'But my major is not popular.'
'no, no matter what subject, as long as you have a diploma.'
I smiled, and didn't know what to follow. She was serious, and made plans to talk with her BF and her friends about me. I couldn't say too much to discourage her warm-hearted, but really ignorant according to me, HELP.

Romania, a country in my childhood was China's communist friend. More in memory, was its gymnastic athletes winning gold medal in Olympic games. I remember maybe it was 1992, that Chinese athletes did also well and the TV broadcast had quite a lot gymnastic programs. I met another student from Romania in US, but never had close contact. Now it comes to this young lady, it gave me a concrete connection with this country.

She smokes a lot. It was a torture for me to stay in an coffee with her for an hour. Well, she had already 10 years of smoking history. Then the time she started smoking must be in her teens. In my mind there formed a picture of a teenager girl smoking and working, going to some private school during the weekend at relatively cheap cost (500 euro per year), dropping off from school, running away from home with a guy met in her trip. Quite a story, life can be so colorful. She offered me her experience that make me thinking, things that I have never experienced. She is happy, optimistic, and enthusiastic about her future. She feels the Netherlands is a great country, would like to pay for people to go to study, and much better pay relative to the amount of work (according to one of her friends' experience). It is still much better than Romania, you can not expect studying for free over there.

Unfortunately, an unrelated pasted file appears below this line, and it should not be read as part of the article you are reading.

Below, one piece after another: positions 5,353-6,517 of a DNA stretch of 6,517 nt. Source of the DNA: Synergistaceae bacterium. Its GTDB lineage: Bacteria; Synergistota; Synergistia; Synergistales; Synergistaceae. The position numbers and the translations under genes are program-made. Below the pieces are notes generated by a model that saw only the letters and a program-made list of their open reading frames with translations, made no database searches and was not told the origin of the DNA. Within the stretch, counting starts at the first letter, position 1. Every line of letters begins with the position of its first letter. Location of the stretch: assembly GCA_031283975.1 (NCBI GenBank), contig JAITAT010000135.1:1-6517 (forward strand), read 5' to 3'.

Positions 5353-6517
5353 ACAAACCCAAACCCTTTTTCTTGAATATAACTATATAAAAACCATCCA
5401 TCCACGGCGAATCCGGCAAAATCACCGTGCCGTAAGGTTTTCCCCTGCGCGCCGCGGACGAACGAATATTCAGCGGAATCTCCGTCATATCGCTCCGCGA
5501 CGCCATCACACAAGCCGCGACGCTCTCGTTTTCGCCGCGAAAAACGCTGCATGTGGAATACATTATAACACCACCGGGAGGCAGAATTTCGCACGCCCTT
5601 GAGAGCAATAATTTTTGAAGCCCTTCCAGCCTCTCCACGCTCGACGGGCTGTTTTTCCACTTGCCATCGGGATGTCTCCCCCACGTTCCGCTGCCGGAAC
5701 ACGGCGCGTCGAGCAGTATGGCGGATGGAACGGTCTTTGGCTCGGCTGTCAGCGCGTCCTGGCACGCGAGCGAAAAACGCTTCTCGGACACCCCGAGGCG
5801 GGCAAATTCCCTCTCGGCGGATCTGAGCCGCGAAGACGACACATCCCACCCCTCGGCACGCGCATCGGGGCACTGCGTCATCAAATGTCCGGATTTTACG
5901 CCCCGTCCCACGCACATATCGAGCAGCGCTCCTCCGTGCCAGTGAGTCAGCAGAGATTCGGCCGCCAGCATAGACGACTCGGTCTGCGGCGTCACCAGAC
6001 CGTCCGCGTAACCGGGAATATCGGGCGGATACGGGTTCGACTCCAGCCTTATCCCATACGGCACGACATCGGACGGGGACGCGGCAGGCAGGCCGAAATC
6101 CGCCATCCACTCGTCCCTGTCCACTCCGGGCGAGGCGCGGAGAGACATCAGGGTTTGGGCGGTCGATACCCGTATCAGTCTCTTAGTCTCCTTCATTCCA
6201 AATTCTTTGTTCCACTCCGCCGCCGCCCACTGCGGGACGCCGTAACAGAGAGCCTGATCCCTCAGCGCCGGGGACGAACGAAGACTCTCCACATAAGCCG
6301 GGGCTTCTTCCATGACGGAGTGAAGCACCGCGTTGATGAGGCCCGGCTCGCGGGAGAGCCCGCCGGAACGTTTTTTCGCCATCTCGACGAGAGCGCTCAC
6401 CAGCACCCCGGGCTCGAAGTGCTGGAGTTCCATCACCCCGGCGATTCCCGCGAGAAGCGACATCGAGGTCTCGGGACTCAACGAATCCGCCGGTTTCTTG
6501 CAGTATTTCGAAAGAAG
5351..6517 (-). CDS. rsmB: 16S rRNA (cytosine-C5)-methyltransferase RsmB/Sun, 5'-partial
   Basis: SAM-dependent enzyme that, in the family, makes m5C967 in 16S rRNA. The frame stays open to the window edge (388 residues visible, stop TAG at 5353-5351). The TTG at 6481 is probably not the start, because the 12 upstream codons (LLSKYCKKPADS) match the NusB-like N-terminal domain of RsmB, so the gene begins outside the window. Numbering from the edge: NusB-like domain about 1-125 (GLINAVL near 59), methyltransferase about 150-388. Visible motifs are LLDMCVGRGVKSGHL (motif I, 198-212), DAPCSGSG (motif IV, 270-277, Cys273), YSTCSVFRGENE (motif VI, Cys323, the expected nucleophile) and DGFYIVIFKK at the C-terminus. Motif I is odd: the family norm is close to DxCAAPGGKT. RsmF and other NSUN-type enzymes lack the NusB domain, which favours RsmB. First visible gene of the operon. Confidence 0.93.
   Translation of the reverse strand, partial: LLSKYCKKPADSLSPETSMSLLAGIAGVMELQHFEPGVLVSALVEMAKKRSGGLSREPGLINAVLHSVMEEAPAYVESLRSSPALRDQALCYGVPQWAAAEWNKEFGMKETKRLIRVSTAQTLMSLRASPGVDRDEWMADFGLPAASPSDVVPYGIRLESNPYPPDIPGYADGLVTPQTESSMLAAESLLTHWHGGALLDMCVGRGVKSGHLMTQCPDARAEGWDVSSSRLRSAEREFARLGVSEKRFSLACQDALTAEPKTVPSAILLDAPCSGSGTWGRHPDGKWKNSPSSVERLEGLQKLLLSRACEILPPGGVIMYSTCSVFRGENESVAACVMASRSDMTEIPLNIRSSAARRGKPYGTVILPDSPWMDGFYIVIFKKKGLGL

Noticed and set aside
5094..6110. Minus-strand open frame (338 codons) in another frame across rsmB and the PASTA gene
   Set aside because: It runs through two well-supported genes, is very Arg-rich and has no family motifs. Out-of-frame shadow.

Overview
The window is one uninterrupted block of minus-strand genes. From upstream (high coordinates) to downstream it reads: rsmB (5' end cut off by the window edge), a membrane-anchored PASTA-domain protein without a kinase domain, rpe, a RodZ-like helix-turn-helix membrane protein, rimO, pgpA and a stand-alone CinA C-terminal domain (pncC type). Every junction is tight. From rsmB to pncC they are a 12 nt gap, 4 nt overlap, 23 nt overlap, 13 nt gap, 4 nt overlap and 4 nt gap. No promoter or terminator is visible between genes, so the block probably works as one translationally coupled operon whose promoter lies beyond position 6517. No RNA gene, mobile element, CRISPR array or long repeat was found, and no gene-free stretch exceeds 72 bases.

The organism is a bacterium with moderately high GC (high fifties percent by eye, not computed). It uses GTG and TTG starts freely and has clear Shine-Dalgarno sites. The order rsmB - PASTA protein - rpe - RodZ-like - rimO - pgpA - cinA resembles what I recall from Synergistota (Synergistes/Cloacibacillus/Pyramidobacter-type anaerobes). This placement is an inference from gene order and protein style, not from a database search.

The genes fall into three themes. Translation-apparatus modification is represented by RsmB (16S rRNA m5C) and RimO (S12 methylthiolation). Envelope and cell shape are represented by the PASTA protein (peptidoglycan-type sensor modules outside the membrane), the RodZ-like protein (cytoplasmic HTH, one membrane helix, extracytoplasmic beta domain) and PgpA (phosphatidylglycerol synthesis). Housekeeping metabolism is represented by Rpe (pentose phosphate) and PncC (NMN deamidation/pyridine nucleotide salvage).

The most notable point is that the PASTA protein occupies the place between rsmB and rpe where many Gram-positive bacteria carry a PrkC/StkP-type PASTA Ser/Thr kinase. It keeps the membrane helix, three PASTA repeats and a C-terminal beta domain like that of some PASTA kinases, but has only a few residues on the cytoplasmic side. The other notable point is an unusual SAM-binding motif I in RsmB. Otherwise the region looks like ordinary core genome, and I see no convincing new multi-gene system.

I am wondering whether it is because I know too much of the world, comparing to her, it also takes away the kind of happiness she own, and I would term it as ignorant. I don't want to point her out. I would like to see her having an happy and optimistic attitude towards her future.

Sunday, November 11, 2007

PDF printing tips for PhD

It is my first try in making a video, and I try to make it useful to people. I am not very sure, but hope it can inform some.

Sunday, November 4, 2007

One day trip to Maastricht - a medieval town in the Netherlands